Author: Gilbert ParkerRelease Date: August, 2004 [EBook #6204] [Yes,we are more than one year ahead of schedule][This file was first posted on September 23, 2002]Edition: 10Language: English*** START OF THE PROJECT GUTENBERGEBOOK VALMOND TO PONTIAC, V3, BYPARKER ***This eBook was produced by David Widger<widger@cecomet.net>[NOTE: There is a short list of bookmarks, orpointers, at the end of the file for those who maywish to sample the author's ideas before makingan entire meal of them. D.W.]
WHEN VALMONDCAME TO PONTIACThe Story of a Lost NapoleonBy Gilbert ParkerVolume 3.CHAPTER XIIIThe sickness had come like a whirlwind: when itpassed, what would be left? The fight went on inthe quiet hills—a man of no great stature orstrength, against a monster who racked him in afierce embrace. A thousand scenes flashedthrough Valmond's brain, before his eyes, while thegreat wheel of torture went round, and he wasbroken, broken-mended and broken again, upon it.Spinning—he was for ever spinning, like a tirelessmoth through a fiery air; and the world went roaringpast. In vain he cried to the wheelman to stop thewheel: there was no answer. Would those starsnever cease blinking in and out, or the wind stopwhipping the swift clouds past? So he went on,endless years, driving through space, some terribleintangible weight dragging at his heart, and all hisbody panting as it spun.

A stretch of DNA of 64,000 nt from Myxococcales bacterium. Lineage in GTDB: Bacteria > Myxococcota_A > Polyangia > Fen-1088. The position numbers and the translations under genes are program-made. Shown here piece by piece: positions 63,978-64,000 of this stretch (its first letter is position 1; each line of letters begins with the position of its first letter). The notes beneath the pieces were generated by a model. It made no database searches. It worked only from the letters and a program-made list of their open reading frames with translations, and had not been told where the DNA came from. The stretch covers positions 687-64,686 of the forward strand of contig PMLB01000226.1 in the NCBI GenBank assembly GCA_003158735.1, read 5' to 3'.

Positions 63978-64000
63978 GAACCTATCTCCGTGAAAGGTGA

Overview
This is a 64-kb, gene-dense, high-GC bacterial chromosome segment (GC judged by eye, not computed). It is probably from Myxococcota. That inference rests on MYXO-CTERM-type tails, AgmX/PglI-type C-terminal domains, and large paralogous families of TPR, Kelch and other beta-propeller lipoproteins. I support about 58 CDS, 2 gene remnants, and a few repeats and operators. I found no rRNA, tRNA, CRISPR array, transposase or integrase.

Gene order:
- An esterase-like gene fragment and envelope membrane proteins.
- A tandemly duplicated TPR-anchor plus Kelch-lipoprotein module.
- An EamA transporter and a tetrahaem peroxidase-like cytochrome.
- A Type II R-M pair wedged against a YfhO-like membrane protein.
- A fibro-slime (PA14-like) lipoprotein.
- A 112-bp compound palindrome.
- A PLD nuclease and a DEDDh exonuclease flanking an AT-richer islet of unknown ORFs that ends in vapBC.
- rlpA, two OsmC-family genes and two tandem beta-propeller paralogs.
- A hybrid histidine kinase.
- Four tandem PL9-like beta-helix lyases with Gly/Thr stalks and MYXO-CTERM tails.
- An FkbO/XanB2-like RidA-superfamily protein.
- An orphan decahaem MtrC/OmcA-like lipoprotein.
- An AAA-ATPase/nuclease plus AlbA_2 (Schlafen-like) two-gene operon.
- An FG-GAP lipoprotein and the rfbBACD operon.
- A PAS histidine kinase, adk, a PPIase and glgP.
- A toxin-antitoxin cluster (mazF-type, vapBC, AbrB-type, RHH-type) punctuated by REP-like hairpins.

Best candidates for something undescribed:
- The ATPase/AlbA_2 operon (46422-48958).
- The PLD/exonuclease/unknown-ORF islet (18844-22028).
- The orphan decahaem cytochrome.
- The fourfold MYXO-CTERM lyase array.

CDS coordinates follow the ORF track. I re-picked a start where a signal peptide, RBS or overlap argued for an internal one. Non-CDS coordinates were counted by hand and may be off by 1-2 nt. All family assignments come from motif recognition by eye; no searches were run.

Grotesque faces came and went, and bright-eyedwomen floated by, laughing at him, beckoning tohim; but he could not come, because of thisendless going. He heard them singing, he felt thedivine notes in his battered soul; he tried to weepfor the hopeless joy of it; but the tears came nohigher than his throat. Why did they mock him so?At last, all the figures merged into one, and shehad the face—ah, he had seen it centuries ago!—of Madame Chalice. Strange that she was soyoung still, and that was so long past—when hestood on a mountain, and, clambering a high wallof rock, looked over into a happy No-man's Land.Why did the face elude him so, flashing in and outof the vapours? Why was its look sorrowful anddistant? And yet there was that perfect smile, thatadorable aspect of the brow, that light in the deepeyes. He tried to stop the eternal spinning, but itwent remorselessly on; and presently the face wasgone; but not till it had given him ease of his pain.Then came fighting, fighting, nothing but fighting—endless charges of cavalry, continuous wheelingsand advancings and retreatings, and the mad dinof drums; afterwards, in a swift quiet, the deep,even thud of the horses' hoofs striking the ground.Flags and banners flaunted gaily by. How thehelmets flashed, and the foam flew from the bits!But those flocks of blackbirds flying over the headsof the misty horsemen—they made him shiver.Battle, battle, battle, and death, and being born—he felt it all.